Sheikh Mohammed Salih Al'Uthaymeen, the cleregy of the Wahhabi sect, in explaining the doctrine of  ' ( "loyalty and disavowal", says, “Al- wala ' wa -l-bara’  to Allah the Almighty means that man disavows all that is Allah disavows as the Almighty said in his Holy Book. Therefore, every believer must disavow all infidels and unbelievers. As for The apostate infidels, if advised to return to Islam and they refuse the invitation, they must be abandoned and avoided and we must not sit or eat with them, because the apostate shall not be asked to confess his apostasy but will be called to return to Islam, if he does not return, he must be killed. If they die in their apostasy they shall not be washed nor shrouded nor prayed for them nor buried with Muslims, but rather their body should be thrown with the clothes and abominations of blood in a pit far from the Islamic cemeteries in a place that is not owned or inhibited by anybody. As for the infidels who are not apostates, they have the right of kinship if they are related, as the Almighty said: {And give the relatives their right}, and He said about the unbelievers infidel parents: {And if they strife to make you join for worship with me things of which  you has no knowledge obey them not; yet bear them company in this life, with justice and consideration and follow the way to who turn to Me }.

Consequently, it is clear that the doctrine of Al- wala ' wa -l- bara ' ( "loyalty and disavowal") contradicts the principle of non-discrimination enshrined in the Constitutional Document and international human rights instruments ratified by Sudan. Moreover, this fatwa shows the inconsistency of the state’s approach with the existing Constitution in the country and Sudan’s international obligations, as it confirms what we stated in the first article and the present article that IFA adopts the Salafi Wahhabi approach which is based on exclusion and extremism.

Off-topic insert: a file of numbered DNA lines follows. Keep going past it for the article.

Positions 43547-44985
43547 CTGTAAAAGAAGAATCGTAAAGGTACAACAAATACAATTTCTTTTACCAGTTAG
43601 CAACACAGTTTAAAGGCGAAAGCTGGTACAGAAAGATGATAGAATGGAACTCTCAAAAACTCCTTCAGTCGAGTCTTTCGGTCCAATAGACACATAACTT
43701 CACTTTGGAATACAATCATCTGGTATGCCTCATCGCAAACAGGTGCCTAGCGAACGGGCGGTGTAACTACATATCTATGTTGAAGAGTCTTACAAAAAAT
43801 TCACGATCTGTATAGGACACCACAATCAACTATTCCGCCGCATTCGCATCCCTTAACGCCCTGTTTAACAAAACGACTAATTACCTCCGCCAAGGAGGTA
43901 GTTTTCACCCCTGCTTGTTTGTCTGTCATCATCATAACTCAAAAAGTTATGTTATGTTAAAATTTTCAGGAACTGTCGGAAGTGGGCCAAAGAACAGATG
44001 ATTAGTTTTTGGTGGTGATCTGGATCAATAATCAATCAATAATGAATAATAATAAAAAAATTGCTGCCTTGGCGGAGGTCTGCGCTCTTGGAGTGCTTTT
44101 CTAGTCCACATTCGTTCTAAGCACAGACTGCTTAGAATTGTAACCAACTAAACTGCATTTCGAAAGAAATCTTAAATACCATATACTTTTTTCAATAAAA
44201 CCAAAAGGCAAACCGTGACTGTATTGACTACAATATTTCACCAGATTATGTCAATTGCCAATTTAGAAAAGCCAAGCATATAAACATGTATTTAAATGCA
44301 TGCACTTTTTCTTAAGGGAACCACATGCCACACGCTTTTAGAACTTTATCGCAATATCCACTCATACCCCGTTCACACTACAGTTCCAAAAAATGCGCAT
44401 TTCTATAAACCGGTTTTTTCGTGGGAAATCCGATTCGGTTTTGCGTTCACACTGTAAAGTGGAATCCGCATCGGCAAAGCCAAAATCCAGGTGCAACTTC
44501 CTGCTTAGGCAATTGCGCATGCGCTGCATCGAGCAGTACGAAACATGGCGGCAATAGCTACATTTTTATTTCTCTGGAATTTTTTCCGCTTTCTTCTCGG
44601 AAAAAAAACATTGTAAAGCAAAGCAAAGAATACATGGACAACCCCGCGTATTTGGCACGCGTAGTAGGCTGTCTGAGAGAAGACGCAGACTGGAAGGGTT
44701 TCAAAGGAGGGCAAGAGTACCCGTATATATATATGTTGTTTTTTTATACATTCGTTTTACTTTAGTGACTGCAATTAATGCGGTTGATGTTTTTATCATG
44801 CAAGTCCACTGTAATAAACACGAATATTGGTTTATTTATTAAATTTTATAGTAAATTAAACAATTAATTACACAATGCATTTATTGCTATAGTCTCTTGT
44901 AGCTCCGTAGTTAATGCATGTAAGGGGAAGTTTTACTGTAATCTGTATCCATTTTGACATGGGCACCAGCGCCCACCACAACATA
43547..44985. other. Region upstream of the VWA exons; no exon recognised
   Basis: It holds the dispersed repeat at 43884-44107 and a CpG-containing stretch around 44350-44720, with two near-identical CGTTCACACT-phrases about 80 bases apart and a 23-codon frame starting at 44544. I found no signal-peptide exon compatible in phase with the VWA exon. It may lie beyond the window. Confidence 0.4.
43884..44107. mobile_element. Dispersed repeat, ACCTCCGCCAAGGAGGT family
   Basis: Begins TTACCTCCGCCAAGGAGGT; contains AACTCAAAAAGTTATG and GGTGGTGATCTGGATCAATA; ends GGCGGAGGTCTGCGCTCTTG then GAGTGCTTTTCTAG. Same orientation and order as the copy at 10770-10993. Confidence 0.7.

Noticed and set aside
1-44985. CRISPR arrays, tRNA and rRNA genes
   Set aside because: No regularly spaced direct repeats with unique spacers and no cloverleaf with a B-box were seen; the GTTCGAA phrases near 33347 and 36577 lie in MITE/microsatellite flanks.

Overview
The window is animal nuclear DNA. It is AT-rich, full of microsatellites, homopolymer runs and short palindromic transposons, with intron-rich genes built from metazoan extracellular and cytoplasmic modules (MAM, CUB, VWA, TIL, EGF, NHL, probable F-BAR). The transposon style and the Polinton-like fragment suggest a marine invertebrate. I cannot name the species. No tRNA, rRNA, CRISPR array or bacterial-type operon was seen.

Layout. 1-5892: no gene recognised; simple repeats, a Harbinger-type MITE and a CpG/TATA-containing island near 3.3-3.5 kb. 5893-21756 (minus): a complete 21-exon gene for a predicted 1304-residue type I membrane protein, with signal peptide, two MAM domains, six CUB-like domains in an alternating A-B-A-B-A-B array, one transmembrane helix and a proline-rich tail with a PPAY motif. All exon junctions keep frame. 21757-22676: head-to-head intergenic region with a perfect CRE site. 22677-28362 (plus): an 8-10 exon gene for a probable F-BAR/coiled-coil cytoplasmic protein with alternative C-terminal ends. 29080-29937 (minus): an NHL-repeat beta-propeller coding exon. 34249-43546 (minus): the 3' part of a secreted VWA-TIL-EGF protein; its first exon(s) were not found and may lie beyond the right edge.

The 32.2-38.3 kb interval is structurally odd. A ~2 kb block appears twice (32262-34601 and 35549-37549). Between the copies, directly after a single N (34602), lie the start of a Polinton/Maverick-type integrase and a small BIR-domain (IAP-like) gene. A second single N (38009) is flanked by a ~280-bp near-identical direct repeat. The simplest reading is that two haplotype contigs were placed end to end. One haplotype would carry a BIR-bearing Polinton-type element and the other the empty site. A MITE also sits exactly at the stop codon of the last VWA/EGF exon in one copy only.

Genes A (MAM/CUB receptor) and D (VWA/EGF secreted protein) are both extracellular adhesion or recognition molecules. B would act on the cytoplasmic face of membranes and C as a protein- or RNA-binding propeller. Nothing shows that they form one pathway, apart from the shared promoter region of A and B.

Returning to the topic of the fatwa, which is the forbidding of the Muslim’s work in a Christian lawyer’s office, we find that it clearly contradicts the laws in Sudan in this regard. The Advocacy Act of 1983 did not set Islam as a condition for obtaining a license to practice the profession of law, as practical experience demonstrated that a large number of Christian lawyers worked in the field of law and were on the top of the pyramid in terms of experience and competence and were widely acknowledged and respected by the society. As for working in a Christian lawyer’s office, the law did not set Islam as a condition for working in another lawyer’s office.

On the other hand, Islam is also not a condition for work in the judiciary or the Ministry of Justice, and although in practice it has proven that the defunct Muslim Brotherhood regime has created obstacles to the appointment of non-Muslims, the practical reality also proves that a large number of non-Muslim jurists have filled and are still filling the posts of judges and legal advisors in the Ministry of Justice, and some of them have even held, senior positions  such as the Public Prosecutor, Attorney General, and judges in the Constitutional Court (some of them are still there).

Thus, it turns out that this fatwa is not in line with the laws that regulate the legal professions and also from the reality of practical experience, but instead it is a step by which the theocratic state system wanted to restrict the non-Muslims in Sudan, as it did in other similar cases such as the expropriation of lands and places of worship and the arrest of personalities active in the field of religious freedom besides other methods of harassment, then it gives the authority  a religious cover to the discriminately practise against non-Muslim however the question arises about the impact of this fatwa and to what extent the lawyers abide with.

Legal procedures